3. You can run tests individually by navigating to them. You can open folders by double-clicking on them. If they don't immediately open, click the "setup" button and when setup is done, they should open.

You could also configure your own run target:

  1. Run the process.resource target of the build.xml in the base directory of the eclipselink.core.test project as an ant script. This will copy some xml files to your eclipselink.core.test/run directory.
  2. Create a Java Application run target on the eclipselink.core.test project - I'll call it Testing Browser
  3. Use org.eclipse.persistence.testing.framework.ui.TestingBrowserFrame as the main class
  4. Add "-Xmx256m -Djava.security.manager -Djava.security.policy==${workspace_loc:eclipselink.core.test}/resource/java.policy.allpermissions" to the VM arguments section of the Arguments tab
  5. Add the following to the classpath: (note these are listed by category and you may be able to run subsets of the tests without certain categories)
    1. JDBC
      1. your JDBC driver of choice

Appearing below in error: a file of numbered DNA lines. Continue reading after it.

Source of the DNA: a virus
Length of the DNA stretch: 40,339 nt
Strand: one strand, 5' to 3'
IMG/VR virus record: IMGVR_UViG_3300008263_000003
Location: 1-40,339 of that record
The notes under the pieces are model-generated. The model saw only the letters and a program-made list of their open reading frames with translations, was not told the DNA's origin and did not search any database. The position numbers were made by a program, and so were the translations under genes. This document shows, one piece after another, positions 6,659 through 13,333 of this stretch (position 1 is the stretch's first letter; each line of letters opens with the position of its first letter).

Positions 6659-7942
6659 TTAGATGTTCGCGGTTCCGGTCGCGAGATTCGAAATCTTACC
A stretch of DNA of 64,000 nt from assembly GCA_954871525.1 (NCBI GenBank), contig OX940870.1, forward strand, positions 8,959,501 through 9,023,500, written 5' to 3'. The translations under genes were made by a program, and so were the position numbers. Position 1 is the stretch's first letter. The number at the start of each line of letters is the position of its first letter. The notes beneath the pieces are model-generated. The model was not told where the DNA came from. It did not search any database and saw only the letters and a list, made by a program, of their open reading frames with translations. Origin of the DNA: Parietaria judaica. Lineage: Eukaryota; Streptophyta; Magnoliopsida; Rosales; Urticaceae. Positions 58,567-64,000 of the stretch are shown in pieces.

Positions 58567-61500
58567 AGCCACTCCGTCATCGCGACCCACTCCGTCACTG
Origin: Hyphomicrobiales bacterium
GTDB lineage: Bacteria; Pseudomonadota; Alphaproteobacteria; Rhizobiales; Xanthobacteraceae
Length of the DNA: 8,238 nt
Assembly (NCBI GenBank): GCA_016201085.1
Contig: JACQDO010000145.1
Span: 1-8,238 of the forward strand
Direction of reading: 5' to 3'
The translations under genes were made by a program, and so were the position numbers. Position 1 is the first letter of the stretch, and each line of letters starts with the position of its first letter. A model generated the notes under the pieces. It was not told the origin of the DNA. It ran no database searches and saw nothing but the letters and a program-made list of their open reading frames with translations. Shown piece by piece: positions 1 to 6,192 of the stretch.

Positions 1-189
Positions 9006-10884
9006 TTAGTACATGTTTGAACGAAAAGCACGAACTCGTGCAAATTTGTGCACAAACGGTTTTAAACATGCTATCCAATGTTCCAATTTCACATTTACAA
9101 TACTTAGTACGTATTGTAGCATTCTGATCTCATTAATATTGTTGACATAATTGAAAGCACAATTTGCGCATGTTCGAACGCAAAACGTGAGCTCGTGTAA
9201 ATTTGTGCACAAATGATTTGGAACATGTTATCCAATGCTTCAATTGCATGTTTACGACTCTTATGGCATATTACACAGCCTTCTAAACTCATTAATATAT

2. JPA
      1. jpa.core
      2. jpa.test
    3. Oracle Extensions
      1. eclipselink.extension.oracle (if doing Oracle specific testing)
      2. eclipselink.extension.oracle.test (if doing Oracle specific testing)
      3. jars required to compile eclipselink.extension.oracle - aqapi.jar, sdoapi.jar, dms.jar, xdb.jar, xml.jar, xmlparserv2.jar (if doing Oracle specific testing)
    4. External Extensions
      1. <trunk>/extension.lib.external (user created)
      2. jars required run included (Testing Browser.launch) configuration
      3. Add an empty library project called extension.lib.external (user created) and put any and the following launch required jars into this folder - point the project to this folder and any dependencies in the classpath of the included eclipse launch targets will resolve.
      4. postgresql_jdbc3_82.jar, db2java_9.zip, jconn3.jar, mysql-connector-java-5.0.7-bin.jar
    5. Java
      1. a TOOLS_LIB variable that points to the tools jar in your java installation
    6. Generated classes
      1. Add the run directory of the eclipselink.core.test project. This is where all java output goes. We output some java files and then compile them. They will go there.